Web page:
The normal grief process has many phases and may be experienced as physical symptoms, emotional distress, distorted thinking and behaviors. Grief often has many phases and while there are some core characteristics, each journey is unique.

So how can we navigate this confusing labyrinth of bereavement? Here are a few simple ways to hold a torch as you find your own way through.

Make room for feelings. All kinds and at different times. You may be feeling calm and then burst into tears not even knowing what triggered it. There can be confusion, the blues, anger, fatigue, startling clarity, buoyancy, over/under eating, over/under sleeping, being surprised by fair weather friends, overwhelming love, fear, flashbacks, guilt, awkwardness, regretting lost opportunities. Feel them, write about them, talk about them.

Create a ritual. Many feelings are expressed even more powerfully though ritual. Explore ways that are meaningful to you that offer comfort and invite Mystery. It can include music, silence, meaningful objects, a poem, lighting a candle, simple movements. The themes can vary — rituals for letting go, forms of remembrance, expressions of forgiveness.

Take time. What can be more significant than the birth and death of someone close to you? The loss never goes away, although it can get easier. There are so many factors that can influence the grief journey — the length of the relationship, the roles and meaning the person had in your life. When there is a trauma within the relationship history or circumstances of death, emotions are even more amplified. It can be beneficial to work though complex grief with an experienced therapist.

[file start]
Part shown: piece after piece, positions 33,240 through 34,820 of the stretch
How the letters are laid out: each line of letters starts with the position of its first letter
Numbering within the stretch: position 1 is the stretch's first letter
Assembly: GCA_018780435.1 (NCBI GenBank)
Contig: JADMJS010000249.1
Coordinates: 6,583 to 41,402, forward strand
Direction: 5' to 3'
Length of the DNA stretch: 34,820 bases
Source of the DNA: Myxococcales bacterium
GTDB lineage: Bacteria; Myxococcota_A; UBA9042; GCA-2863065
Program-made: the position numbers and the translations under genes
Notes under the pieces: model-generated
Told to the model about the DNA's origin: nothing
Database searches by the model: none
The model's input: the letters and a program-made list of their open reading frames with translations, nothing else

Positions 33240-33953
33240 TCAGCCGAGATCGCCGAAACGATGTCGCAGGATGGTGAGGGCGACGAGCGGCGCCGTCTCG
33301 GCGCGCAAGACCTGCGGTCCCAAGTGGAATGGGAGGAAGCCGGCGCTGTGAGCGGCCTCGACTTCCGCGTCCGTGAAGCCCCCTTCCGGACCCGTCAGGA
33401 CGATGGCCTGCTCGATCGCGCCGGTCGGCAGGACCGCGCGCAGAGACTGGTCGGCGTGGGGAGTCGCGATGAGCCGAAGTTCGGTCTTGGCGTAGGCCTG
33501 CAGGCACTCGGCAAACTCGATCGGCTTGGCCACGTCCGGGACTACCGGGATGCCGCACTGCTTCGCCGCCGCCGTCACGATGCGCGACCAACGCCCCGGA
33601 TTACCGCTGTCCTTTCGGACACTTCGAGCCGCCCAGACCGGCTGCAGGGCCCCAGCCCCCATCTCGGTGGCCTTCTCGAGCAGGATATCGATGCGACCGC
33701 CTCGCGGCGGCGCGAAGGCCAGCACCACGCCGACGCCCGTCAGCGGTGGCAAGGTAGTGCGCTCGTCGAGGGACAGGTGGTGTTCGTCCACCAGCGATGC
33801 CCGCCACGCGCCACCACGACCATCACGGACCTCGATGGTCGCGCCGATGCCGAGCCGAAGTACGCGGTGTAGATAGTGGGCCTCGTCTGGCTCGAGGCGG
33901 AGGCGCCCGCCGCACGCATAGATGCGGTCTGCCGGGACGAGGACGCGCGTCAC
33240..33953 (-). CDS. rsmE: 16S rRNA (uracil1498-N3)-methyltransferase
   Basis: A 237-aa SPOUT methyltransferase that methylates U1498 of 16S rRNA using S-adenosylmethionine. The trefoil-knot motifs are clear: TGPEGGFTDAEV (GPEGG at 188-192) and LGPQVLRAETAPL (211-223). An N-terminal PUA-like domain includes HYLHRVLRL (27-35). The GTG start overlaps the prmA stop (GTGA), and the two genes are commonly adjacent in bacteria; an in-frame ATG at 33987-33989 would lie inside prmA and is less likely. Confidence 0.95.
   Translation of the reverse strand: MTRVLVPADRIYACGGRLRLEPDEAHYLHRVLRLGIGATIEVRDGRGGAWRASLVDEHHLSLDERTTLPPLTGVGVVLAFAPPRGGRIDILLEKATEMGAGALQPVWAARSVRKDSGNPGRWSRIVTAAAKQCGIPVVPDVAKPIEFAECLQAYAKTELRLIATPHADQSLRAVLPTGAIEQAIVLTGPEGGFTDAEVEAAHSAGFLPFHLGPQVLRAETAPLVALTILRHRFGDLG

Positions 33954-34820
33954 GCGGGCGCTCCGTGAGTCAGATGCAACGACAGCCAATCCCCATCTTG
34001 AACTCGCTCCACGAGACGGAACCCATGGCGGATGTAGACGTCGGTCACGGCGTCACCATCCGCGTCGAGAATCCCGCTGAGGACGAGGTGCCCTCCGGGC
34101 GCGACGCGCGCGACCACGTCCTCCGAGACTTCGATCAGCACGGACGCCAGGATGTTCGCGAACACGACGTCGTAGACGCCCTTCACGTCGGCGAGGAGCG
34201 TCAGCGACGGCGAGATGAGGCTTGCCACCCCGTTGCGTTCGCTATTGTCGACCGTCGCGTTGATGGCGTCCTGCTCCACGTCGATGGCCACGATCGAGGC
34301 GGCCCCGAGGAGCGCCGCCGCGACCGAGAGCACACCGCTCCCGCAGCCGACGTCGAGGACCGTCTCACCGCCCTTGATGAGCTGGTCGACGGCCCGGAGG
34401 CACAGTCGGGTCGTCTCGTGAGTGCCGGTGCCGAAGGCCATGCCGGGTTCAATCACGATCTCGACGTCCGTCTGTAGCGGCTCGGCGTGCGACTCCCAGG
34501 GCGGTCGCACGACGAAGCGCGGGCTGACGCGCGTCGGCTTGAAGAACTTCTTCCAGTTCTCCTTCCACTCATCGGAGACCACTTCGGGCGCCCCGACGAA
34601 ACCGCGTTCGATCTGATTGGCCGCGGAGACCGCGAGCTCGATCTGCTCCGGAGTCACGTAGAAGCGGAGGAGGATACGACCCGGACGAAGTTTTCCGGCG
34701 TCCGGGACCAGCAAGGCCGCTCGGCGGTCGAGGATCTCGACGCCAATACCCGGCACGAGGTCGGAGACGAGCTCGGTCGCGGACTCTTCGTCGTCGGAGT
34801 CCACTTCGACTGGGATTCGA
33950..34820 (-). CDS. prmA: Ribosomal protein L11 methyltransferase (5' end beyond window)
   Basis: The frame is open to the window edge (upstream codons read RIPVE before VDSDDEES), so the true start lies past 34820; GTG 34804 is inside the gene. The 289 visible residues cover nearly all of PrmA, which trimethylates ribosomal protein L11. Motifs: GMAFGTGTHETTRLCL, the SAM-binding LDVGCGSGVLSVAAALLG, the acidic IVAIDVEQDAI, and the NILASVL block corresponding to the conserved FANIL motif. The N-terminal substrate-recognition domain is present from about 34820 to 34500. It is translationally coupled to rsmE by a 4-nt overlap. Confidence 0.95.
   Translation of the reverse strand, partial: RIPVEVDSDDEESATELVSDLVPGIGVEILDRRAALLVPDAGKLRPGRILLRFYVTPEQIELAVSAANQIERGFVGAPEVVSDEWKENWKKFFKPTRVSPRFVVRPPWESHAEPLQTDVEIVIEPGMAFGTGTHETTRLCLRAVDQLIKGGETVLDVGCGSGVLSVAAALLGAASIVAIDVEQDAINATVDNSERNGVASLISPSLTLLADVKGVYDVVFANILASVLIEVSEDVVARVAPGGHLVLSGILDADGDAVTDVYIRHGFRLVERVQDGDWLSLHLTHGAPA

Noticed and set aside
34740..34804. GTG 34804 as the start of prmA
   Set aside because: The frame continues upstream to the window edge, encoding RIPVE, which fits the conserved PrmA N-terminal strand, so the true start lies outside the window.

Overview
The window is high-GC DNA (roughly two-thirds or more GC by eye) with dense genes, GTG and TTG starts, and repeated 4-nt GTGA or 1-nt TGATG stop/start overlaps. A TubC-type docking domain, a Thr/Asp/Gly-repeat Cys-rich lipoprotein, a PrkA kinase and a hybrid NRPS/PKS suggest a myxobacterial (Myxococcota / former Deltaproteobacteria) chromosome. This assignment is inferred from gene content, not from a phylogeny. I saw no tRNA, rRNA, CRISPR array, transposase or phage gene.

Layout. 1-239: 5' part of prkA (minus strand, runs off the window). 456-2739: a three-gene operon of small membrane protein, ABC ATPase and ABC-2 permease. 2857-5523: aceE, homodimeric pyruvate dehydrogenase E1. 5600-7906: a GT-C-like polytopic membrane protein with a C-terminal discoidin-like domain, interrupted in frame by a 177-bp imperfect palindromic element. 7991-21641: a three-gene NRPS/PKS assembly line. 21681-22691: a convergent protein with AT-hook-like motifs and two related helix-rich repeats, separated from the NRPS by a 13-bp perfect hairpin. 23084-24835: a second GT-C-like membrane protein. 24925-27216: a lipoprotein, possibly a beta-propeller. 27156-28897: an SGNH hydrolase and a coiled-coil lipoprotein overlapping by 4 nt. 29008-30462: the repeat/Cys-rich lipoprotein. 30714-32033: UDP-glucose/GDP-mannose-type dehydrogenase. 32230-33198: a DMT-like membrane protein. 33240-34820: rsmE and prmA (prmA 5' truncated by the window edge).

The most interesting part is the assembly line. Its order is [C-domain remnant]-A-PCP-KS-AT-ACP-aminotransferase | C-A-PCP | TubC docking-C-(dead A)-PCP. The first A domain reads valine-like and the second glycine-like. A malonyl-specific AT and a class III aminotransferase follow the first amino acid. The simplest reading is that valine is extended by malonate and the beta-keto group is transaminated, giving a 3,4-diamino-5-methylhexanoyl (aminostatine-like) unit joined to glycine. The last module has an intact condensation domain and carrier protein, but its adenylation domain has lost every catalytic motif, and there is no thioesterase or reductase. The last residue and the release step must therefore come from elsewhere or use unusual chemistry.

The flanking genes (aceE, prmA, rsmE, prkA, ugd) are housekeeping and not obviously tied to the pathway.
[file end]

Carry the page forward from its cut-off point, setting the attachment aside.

Connect. While grief is natural, it isn’t easy. It can be very helpful to share with a group of people going through similar experiences, drawing upon collective wisdom. These days many people find it helpful to reach out through internet community forums as well.

Grief Meditation

It’s common for people to spontaneously reminisce, envisioning the person they have lost. This valuable inner connection can also be intentionally cultivated. This meditation is especially appropriate when the relationship was based in love.

Set aside 15 minutes of undisturbed time, and close your eyes. Start with three minutes simply focusing on natural slow breathing while you relax. Then allow an image to arise of a beautiful place — one that is peaceful and comfortable. As it takes shape, notice the colors, textures, light and sounds. Be aware of how you feel in this serene place, and bring anything into the environment that would support your comfort and ease. Take a moment to just enjoy being here.